Pre-Exposure techniquegreenspun.com : LUSENET : Large format photography : One Thread
I've been working on using pre-exposure for about the last four months. I'm starting to get to the point where I can use it pretty effectively in certain situations. This isn't so much a post looking for help with the technique. Rather, I'm just wondering how many of the other people on this forum use pre-exposure. In the right situations, pre-exposure can be a big help, it seems, but you don't tend to hear a lot about it. So- any other users out there?
-- David Munson (email@example.com), July 12, 2001
Dave, I use pre-exposure alot with MF and landscape. I used it quite a bit when photographing the rain-forests on the west coast of Vancouver Island. It helped control some of the HUGE range of contrast experianced from within the forest. As you say, some shots would have been impossible without it.
-- Dave Anton (firstname.lastname@example.org), July 12, 2001.
Dave, Go to:http://photography.cicada.com/zs/chapter8/f.html. There is alot of info in chapter eight! Hope this helps. I do alot of pre exposure myself and it does do ALOT of good in some instances!
-- Scott Walton (email@example.com), July 13, 2001.
I occassionally use it to help control those contrasty situations, but I use it sparingly just as I use paper flashing sparingly. If you aren't careful you can lose the "snap" in your final product. Also , keep in mind that you don't need to do a pre-exposure. It works the same when you get home and do it afterwards. That way you don't need to carry your pre-exposure devise with you and you can take your time and do it carefully. After a recent month long trip I put all of the negatives needing post-exposure in a pile and did them all at once.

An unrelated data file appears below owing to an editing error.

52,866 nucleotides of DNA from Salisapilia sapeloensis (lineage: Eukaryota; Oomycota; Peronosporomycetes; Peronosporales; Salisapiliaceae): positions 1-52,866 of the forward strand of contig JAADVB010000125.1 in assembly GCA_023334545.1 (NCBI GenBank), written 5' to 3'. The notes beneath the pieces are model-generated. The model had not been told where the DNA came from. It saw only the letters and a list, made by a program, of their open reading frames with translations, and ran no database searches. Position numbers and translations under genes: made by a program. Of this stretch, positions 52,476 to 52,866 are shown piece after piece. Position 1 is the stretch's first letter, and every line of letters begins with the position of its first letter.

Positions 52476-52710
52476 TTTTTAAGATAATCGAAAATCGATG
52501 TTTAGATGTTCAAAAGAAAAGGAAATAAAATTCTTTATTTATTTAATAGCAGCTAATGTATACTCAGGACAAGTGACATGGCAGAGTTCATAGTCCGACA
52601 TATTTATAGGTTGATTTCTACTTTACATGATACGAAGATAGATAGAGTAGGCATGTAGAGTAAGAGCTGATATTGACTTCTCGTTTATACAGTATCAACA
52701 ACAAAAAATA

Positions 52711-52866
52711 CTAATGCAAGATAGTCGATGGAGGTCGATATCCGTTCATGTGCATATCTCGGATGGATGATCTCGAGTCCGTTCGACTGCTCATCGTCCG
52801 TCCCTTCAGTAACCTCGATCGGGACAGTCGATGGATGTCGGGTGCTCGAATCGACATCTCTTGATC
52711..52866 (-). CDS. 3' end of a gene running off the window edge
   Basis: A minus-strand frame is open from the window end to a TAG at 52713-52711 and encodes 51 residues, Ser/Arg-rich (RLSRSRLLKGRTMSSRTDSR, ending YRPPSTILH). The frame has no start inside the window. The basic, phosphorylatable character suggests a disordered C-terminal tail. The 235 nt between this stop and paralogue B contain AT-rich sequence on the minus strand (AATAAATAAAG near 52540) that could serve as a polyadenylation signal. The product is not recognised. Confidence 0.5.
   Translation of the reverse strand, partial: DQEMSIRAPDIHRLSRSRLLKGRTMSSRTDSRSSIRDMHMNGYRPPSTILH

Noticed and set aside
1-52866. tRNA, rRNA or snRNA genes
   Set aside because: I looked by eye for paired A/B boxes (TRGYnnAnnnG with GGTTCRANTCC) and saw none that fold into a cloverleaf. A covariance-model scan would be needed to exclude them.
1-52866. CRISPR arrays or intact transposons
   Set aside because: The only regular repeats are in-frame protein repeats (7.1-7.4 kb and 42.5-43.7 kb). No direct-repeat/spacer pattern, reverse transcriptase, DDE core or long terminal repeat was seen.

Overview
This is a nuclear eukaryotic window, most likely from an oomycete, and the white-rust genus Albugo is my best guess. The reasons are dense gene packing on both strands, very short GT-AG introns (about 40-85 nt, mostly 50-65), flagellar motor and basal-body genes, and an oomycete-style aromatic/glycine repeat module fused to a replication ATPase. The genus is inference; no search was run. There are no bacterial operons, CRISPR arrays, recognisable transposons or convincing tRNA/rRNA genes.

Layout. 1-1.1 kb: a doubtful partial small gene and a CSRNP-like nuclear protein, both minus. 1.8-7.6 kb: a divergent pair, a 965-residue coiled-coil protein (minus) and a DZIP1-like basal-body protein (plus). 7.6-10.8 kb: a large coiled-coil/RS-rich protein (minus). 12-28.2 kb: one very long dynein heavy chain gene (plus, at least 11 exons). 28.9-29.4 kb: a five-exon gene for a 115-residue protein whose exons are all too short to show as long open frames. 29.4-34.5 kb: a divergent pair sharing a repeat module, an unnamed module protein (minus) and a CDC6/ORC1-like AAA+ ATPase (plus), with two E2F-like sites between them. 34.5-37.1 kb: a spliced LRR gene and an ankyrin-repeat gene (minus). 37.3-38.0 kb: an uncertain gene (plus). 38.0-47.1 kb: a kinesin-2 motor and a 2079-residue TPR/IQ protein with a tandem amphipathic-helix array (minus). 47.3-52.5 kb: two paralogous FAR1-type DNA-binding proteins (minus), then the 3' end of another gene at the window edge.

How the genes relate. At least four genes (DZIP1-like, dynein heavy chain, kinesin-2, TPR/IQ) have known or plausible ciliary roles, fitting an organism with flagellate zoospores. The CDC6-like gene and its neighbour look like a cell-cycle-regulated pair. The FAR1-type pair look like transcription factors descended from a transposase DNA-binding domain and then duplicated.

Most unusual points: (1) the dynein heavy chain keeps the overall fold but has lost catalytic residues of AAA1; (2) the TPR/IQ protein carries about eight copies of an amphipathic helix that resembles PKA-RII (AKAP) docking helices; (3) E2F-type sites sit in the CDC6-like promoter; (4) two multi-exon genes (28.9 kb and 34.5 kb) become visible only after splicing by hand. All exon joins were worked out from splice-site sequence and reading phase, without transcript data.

-- Paul Mongillo (firstname.lastname@example.org), July 13, 2001.
Paul...I am interested in your idea of pre-exposure after you have taken the shot. Would you be able to go into a bit of detail such as the process you go through to perform the pre-exposure? Also I would appreciate hearing what film(s) you are using this technique with and aproximately how much time and/or light exposure you are using. I understand that the amount will vary depending on the shot taken and the film used, but it would be interesting to me to be able to read about your actual experiences.
Thanks for the idea. GreyWolf
-- GreyWolf Phillips (email@example.com), July 13, 2001.
Note to Paul: Does the post-exposure work as well as pre-exposure? Just a question and not an argument. You may have a great method here. What is puzzling is that I thought pre-exposure was used to break the threshold on the neg to allow more sensitivity to the low light areas, as is done with paper. I would like to know more about the post-exposure method. It could salvage some negs where we unexpectdly encounter very high contrast situations.
-- Doug Paramore (firstname.lastname@example.org), July 15, 2001.
I've never used pre-exposure, personally. I've heard there is less need for this with modern films. A student of mine recently "achieved" an "N-8" through very high dilution, long development, and spare agitation.
-- Chris (email@example.com), July 16, 2001.